by Staff Writers
Lanham MD (SPX) Jul 05, 2012
A new species of phorid fly from Thailand is the smallest fly ever discovered. At just 0.40 millimeters in length, it is 15 times smaller than a house fly and five times smaller than a fruit fly.
The tiny fly, Euryplatea nanaknihali, is also the first of its genus to be discovered in Asia, and it belongs to a fly family (Phoridae) that is known for "decapitating" ants.
Some species in the Phoridae fly family lay eggs in the bodies of ants, and the resulting larvae feed in the ants' heads, eventually causing decapitation. In fact, some of these phorid flies are being used to try to control fire ants in the southern United Sates.
According to Dr. Brian Brown of the Natural History Museum of Los Angeles County, these flies can probably decapitate some of the smallest ants in the world, ones with heads as small as 0.5 millimeters. Although this has not yet been observed, it is highly likely because the fly's only known relative, Euryplatea eidmanni, is known to parasitize ants in Equatorial Guinea.
"It had always been assumed that smaller species of ants would be free from attack because it would be physically impossible for flies that are 1-3 millimeters in length to develop in their relatively tiny heads," he said.
"However, here we show that even the smallest host ants in a host-parasitoid system cannot escape parasitism."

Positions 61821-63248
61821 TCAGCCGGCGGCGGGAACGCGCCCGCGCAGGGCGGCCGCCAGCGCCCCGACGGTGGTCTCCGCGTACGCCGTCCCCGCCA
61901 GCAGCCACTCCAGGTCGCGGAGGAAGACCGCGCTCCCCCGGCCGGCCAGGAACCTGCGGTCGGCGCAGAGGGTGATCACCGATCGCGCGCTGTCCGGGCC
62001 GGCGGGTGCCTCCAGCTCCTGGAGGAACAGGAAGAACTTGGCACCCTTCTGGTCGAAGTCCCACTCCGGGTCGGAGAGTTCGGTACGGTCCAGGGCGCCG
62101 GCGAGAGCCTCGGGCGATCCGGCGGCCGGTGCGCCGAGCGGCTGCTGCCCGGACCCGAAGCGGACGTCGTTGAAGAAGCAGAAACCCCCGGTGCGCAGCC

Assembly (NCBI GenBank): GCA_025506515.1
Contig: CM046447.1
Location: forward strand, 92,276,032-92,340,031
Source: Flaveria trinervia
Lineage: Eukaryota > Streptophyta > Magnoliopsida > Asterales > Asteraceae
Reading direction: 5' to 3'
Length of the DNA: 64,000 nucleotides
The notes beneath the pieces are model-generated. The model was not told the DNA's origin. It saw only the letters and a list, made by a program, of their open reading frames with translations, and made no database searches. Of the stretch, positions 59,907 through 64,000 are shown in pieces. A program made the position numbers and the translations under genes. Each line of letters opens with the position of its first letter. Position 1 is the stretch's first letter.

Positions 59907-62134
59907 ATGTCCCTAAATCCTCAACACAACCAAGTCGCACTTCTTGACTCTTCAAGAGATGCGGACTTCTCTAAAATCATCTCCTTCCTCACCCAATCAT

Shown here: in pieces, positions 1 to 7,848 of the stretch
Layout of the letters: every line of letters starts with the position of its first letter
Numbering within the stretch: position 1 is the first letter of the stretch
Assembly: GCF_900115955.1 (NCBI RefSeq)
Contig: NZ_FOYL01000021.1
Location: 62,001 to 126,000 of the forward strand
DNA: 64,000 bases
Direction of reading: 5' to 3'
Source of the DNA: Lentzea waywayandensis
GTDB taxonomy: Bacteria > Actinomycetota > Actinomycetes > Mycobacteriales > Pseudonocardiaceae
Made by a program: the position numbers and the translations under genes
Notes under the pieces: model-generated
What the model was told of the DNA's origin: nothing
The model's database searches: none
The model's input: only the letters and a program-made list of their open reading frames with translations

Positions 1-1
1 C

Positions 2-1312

The new fly species is described in the July issue of Annals of the Entomological Society of America in an article called "Small Size No Protection for Acrobat Ants: World's Smallest Fly Is a Parasitic Phorid (Diptera: Phoridae)".
Entomological Society of America
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Ants farm root aphid clones in subterranean rooms
Copenhagen, Denmark (SPX) Jul 04, 2012
The yellow meadow ant, Lasius flavus, farms root aphids for sugar (honeydew) and nitrogen (protein). In turn these species of aphids have developed distinctive traits never found in free living species such as the 'trophobiotic organ' to hold honey dew for the ants. New research published in BioMed Central's open access journal BMC Evolutionary Biology shows that over half of ant mounds co ... read more
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